What is Selective Mutism?

Selective Mutism is considered to be a childhood anxiety disorder. It is described as an inability to speak in certain social settings such as at school. Less than 1% of children have selective mutism.

These children are mute as they are too afraid to speak. The main criterion used to diagnose Selective Mutism is a consistent inability to speak in certain situations (e.g. school) despite being able to speak at home or other places where they feel relaxed and not fearful.

What Causes Selective mutism?

It is possible the child has a genetic predisposition for this disorder. Children who may have this disorder are typically very shy, anxious and worry about embarrassing themselves in front of others. These children find it difficult to ask for assistance, play sport, avoid eye contact when people are speaking to them, lower their voice and use few words. Children who have language difficulties may be more prone to developing the disorder.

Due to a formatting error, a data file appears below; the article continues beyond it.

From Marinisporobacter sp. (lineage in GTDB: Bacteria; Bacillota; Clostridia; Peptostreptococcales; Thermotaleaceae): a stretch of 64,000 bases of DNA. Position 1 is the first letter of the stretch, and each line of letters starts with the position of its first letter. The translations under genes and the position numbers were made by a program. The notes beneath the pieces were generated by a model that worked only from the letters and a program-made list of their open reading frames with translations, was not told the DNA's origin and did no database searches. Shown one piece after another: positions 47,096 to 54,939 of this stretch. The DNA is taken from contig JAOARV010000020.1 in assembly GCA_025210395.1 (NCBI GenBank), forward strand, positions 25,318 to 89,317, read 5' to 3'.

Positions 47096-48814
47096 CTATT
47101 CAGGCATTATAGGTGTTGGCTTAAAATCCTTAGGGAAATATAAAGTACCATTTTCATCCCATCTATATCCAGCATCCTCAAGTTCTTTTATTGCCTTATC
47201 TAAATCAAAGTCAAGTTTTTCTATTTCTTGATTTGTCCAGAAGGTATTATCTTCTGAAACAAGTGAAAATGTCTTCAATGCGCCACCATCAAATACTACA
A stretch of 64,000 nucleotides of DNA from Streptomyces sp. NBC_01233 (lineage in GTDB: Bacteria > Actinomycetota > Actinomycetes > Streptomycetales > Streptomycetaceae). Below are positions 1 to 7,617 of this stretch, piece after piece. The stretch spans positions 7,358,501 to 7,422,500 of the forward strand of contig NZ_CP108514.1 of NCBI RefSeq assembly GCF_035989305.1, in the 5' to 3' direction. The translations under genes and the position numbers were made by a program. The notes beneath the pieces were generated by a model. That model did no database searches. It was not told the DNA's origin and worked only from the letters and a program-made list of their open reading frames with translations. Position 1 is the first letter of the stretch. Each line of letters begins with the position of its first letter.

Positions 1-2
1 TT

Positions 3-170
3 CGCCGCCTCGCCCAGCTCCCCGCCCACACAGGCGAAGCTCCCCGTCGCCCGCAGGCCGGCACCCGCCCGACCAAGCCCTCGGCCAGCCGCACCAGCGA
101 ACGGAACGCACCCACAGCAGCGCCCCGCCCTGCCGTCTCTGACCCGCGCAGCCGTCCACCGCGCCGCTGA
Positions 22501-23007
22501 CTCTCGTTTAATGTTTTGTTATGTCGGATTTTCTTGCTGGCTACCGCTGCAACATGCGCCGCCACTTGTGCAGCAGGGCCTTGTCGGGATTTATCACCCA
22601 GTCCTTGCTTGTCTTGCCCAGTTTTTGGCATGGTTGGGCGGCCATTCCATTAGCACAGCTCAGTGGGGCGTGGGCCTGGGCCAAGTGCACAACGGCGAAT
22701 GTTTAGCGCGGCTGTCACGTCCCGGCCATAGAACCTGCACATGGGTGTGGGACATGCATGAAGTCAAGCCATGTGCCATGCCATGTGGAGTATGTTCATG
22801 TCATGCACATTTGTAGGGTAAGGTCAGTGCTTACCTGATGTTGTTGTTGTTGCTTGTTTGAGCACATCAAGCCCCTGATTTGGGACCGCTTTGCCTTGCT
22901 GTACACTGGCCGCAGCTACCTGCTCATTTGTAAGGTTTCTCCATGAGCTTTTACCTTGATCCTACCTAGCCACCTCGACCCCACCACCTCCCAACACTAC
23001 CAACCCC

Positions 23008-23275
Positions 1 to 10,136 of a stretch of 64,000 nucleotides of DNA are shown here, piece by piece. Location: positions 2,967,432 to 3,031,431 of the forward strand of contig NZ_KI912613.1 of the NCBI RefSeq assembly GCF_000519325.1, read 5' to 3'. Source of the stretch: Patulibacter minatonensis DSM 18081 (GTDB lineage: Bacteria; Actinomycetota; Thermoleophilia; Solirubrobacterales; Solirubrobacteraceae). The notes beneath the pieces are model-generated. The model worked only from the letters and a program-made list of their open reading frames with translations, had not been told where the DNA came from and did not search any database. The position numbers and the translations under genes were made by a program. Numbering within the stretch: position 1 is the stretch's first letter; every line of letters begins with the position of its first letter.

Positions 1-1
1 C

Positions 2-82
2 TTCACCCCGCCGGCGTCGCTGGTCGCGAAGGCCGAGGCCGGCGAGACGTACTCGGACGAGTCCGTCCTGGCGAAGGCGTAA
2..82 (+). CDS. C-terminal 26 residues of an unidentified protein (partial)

Selective Mutism often co-occurs with:

  • Depression
  • Anxiety
  • Language Delay
  • Obsessive- Compulsive Disorder
  • Panic Attacks

What Can A Parent Do to Assist Their Child?

  1. Do not force your child to attend activities that heighten their anxiety.
  2. Reward your child for progress, DO NOT punish him / her for not speaking. It may be possible, depending on the child’s age, inquiring as to why they feel anxious in those moments.
  3. Inform teachers and any others who work with your child, so that they have an understanding of your child’s behaviour and how they can best communicate with them.
  4. Read books to your child about feelings of nervousness, shyness allowing them to understand their own feelings. It will potentially provide them with strategies in how they may overcome their feelings.

Children who suffer from Selective Mutism need to see a psychologist / paediatric psychiatrist.